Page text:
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Oth. Let him do his spight;
My services, which I have done the signory,
I would not my unhoused free condition
Enter CASSIO, with Torches.
lago. Those are the raised father, and his friends: You were best go in.
(18) Royal siege. In fact there is a likeness of a crown over Othello's head, and thence it was that the same space in the play of Hamlet was assigned to the person of the King.
(19) Othello's cap or bonnet, is drawn in
such as it appears on his head in its prototype.
Oth. Not I; 1 must be found.
My parts, my title, and my perfect soul
Shall manifest me rightly.
Is it they?
Iago. By Janus, I think no.
Oth. The servants of the duke and my lieuteThe goodness of the night upon you, friends! What is the news?
Cas. The duke doth greet you, general;
And he requires your haste, post haste appearance, Even on the instant.
Oth. What is the matter, think you?
Cas. Something from Cyprus, as I
It is a business of some heat. The gallies
And many of the counsellors raised and met,
called for, (20)
You have been hotly
When, being not at your lodging to be found,
To search you out.
(20) I incline to think that this singular word (hotly) was intended to involve a pun upon the first part of Othello's name, as its latter part might offer occasion for a more obvious pun, no less consistent with the diabolical fury with which he is hereafter seized.
Oth. 'Tis well I am found by you:
I will but spend a word here in the house,
[Exit Othello. Cas. Ancient, what makes he here? [carrack;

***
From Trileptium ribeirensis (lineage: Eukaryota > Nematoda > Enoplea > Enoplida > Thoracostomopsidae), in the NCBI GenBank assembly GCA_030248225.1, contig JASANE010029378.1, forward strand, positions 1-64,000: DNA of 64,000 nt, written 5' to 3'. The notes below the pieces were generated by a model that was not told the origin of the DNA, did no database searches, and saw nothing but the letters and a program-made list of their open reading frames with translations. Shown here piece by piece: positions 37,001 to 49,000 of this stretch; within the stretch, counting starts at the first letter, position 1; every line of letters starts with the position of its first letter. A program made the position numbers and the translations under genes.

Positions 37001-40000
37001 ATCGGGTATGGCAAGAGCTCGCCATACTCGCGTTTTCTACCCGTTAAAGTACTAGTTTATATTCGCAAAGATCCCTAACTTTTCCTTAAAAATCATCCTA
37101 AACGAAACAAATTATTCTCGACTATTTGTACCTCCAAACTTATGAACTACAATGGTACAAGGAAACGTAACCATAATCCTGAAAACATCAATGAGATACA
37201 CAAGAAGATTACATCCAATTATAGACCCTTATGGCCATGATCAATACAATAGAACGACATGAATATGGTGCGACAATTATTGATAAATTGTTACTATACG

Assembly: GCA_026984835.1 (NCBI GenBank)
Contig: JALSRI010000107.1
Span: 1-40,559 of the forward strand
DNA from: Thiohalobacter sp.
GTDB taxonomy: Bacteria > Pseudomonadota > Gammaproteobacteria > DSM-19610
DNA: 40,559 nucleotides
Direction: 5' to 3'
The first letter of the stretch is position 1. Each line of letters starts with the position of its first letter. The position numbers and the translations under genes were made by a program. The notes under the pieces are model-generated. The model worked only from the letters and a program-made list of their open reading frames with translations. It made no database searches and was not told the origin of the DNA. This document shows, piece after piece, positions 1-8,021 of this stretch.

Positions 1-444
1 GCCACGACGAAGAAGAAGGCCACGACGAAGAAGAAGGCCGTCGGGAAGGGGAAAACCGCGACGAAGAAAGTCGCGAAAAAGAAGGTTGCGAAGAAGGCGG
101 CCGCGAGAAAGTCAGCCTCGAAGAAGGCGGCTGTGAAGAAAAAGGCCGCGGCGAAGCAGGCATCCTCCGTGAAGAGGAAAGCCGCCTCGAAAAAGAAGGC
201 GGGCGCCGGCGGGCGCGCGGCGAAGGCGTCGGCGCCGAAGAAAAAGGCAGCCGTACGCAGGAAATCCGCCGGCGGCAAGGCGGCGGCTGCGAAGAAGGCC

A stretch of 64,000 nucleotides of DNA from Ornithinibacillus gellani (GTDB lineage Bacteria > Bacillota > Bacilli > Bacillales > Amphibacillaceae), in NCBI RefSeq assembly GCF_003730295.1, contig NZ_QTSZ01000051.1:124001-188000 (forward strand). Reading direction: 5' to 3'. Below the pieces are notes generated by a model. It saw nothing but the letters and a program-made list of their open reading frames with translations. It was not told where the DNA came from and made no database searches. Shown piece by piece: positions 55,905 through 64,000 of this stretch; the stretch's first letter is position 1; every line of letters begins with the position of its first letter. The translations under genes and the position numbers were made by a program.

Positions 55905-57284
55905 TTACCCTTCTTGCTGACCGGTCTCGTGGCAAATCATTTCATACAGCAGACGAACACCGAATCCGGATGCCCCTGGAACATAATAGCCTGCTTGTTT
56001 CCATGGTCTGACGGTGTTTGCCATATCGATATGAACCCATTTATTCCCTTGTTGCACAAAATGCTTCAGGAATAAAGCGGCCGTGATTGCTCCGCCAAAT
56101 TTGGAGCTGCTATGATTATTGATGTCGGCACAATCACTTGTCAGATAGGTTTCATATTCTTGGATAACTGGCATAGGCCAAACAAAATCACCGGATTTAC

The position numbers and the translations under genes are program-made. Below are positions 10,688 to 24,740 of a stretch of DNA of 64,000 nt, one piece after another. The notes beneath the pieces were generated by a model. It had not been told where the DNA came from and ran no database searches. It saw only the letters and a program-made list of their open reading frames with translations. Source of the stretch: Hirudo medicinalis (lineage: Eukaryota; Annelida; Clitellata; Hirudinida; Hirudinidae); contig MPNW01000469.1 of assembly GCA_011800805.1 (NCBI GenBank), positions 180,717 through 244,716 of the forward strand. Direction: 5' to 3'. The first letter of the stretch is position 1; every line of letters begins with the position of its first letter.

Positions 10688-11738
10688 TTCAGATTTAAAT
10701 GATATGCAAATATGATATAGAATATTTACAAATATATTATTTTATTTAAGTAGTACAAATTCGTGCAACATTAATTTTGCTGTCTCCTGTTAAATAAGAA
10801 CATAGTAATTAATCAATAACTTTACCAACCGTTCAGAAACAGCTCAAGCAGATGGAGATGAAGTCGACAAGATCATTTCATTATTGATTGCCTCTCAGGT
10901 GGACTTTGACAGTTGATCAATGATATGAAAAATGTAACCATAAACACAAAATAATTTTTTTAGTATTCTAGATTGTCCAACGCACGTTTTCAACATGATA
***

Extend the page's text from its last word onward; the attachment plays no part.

Iago. 'Faith, he to-night hath boarded a landIf it prove lawful prize, he's made for ever.
Cas. I do not understand.
Iago. He's married.
Cas. To whom?
Iago. Marry, to-Come, captain, will you go? Enter OTHELLO.
Oth. Have with you.
Cas. Here comes another troop to seek for you.
Enter BRABANTIO, RODORIGO, with Officers and Torches.
Iago. It is Brabantio: general, be advised;
He comes to bad intent.
Oth. Holla! stand there.
Rod. Signior, it is the Moor.
Bra. Down with him, thief!
[They draw on both Sides. Iago. You, Rodorigo! come, sir, I am for youOth. Keep up your bright swords, for the dew will rust 'em.
Good signior, you shall more command with years Than with your weapons.
Bra. O thou foul thief! where hast thou stowed
Damned as thou art, thou hast enchanted her;
If she in chains of magic (21) were not bound,
(21) The ideas of magic, incantations, and charms, have in all times been conceived to be coupled with the moon, and are often noticed in this play.
(22) An abuser of the world. This is referable to the moon, as not shining with her own lustre, but a borrowed one: this, too, explains the terms false and liar, frequently used in Hudibras and in the plays.
Lay hold upon him; if he do resist,
Oth. Hold your hands,
Both you of my inclining, and the rest.
Were it my cue to fight, I should have known it
Without a prompter.
Where will you I go
To answer this your charge?
Bra. To prison, 'till fit time
Of law, and course of direct session
Call thee to answer.
Oth. What if I do obey?
How may the duke be therewith satisfied,
Offi. True, most worthy signior.
The duke's in council; and your noble self,
Bra. How the duke in council?
In this time of the night? bring him away;
Cannot but feel this wrong as 'twere their own;